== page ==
Counseling has taught me a lot-- that I am in control of things that I never thought I had control over, and also it has taught me that I am not in control over things that I thought I did have control over. Nevertheless, both require a conscious acceptance that both postures are a part of who I am. Life requires me to bind it in a stranglehold and to release it without knowing its path. The timing of each action is what I am working on now-- to know when to grasp and tame and to know when to submit and observe. It's a beautiful gift that we have the opportunity to take on both perspectives. I want to learn to continue how to balance them.


Take a look at the right hand side of this page to get some material inspiration, and take a walk outside to find your natural inspiration. It's always there waiting for you to seek it and either observe or tame it. Be blessed on this beautiful day.

Monday, September 3, 2012

The Miracle of Strife (Part 1)

Striving we all seem to be-- for money, recognition, affection, worth, knowledge, acceptance, fairness, justice, joy, growth, maturity, fulfillment....the list goes on. We strive and strive in this life on this earth. To what end? Striving for something, whether a goal or an attribute, is always hard. The word 'strive' indicates hard work, sweat, tears, pain-- most often is does not have a positive connotation. After striving we hope to be in a positive place, but the process itself is by no means fun or enjoyable.

I have come to find, in my quarter century of life, that striving accompanies all parts of life. Personally, I have spent my life striving for attention, for dance trophies, for friendships, for love, for good grades, for scholarships, for athletic abilities, for happiness, for joy, for satisfaction, for purpose, for a mate, for meaning, for a job, for understanding, for money, for recognition, for worth, for faith... all to little or no end. Not that I didn't receive those things, but those things came despite my strife.

This past week was a really tough week for me: work has become a lot more stressful, things with church are busy and stressful, and my relationships were on the rocks. I was striving to survive, manage my time well, care for others in my life, care for myself, let others care for me, and know God. For those of you who may not know, I believe that a being whom I (and others) would call God, has created this world and myself. I believe what the Bible says about God sending a man in the humble form of a child to reach out and relate to the human race, and to bring about reconciliation and redemption in our lives of strife. At least I thought I believed that until Friday.

My faith journey has been one that has been pretty much always confusing, but always assuring. I have seen myself and others transform in ways that would otherwise seem impossible had it not been for some divine source outside of ourselves. I came to love the message of Jesus in high school, despite my family's disapproval, and I have seen many beautiful people and moments since that time. I have come to love others and myself and God more deeply than I ever thought possible, and those things are powerful. When I have lost sight of those things, it is equally powerful and scary. The only security I find in life is the knowledge of the fact that I don't know much and that I am really not as in control as I think I am.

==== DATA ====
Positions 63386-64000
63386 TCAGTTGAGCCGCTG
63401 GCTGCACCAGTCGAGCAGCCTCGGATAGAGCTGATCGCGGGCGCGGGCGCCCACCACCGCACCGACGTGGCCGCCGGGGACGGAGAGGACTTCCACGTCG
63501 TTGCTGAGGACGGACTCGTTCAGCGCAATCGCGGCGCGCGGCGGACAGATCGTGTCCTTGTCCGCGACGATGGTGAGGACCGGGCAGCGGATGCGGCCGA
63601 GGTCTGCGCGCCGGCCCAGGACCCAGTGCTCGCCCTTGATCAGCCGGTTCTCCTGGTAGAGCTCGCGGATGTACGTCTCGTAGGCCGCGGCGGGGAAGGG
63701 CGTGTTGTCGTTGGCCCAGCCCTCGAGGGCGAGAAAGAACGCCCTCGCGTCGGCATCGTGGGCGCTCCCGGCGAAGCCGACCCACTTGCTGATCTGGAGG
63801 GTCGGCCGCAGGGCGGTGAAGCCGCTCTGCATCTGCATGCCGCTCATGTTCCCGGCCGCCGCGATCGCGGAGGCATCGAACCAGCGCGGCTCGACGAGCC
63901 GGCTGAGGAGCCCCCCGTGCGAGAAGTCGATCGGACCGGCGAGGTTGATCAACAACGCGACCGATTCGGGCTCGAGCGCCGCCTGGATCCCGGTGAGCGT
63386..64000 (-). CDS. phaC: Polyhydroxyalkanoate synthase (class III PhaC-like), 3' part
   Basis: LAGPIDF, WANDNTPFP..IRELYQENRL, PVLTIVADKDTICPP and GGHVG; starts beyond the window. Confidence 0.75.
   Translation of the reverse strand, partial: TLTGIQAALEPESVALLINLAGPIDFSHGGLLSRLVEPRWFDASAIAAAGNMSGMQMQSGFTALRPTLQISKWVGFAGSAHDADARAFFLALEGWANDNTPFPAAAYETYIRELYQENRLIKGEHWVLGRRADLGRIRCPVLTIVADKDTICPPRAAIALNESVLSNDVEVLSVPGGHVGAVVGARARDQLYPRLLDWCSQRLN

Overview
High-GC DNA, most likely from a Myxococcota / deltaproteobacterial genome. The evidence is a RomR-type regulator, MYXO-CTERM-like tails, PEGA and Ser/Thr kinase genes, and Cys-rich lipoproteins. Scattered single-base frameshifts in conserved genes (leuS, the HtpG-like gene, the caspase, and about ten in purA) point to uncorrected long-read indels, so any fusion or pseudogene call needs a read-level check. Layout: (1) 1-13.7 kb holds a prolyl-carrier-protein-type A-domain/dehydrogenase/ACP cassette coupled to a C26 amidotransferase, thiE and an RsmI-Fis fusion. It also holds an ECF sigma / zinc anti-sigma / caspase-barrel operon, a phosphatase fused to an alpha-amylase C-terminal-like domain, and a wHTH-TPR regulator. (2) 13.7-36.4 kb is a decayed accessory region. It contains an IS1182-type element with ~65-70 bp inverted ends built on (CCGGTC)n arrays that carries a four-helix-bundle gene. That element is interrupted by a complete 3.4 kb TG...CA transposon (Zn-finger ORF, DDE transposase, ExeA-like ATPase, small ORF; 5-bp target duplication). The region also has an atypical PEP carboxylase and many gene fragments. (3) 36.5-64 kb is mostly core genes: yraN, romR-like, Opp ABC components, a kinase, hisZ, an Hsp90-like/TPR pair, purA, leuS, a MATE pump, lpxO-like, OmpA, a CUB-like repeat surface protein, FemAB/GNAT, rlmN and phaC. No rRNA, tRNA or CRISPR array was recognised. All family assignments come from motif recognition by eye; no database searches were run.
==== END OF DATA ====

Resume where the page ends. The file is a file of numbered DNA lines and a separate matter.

Friday night, after this rough week that consisted of way too much work, lots of wine, and lots of just existing, my roommates and I spontaneously had a dance party to Spice Girls and DMX (awesome combination, right). We danced like madwomen, and we loved every minute. We lost all inhibition, we embraced the moment and each other. It was beautiful really. Then we wound down and went our separate ways. I thought that moment would provide so much comfort to my weary soul, but alas I still felt empty. I felt frustrated. I felt the most anxiety I had felt all week. It all seemingly culminated in this moment where I actually gave some time to care for myself. Cutting a rug shook loose every thought and emotion that I had been holding back to get through the week. The proverbial flood gates opened.

By this time it was dark. I got up from the couch, so tired of looking at facebook and working on stuff for church. I got in my car and just started driving. I knew that there was a blue moon that night so I wanted to find a good spot to sit and watch it for a while-- the air was cool enough that it was more refreshing than being in my non-airconditioned house. I drove and drove. And drove some more. And drove. Finally, after skirting the whole city, I found an abandoned parking lot with enough shadows for me to hide in. I parked my car behind a paper collecting dumpster, leaned my seat back, and turned off the radio.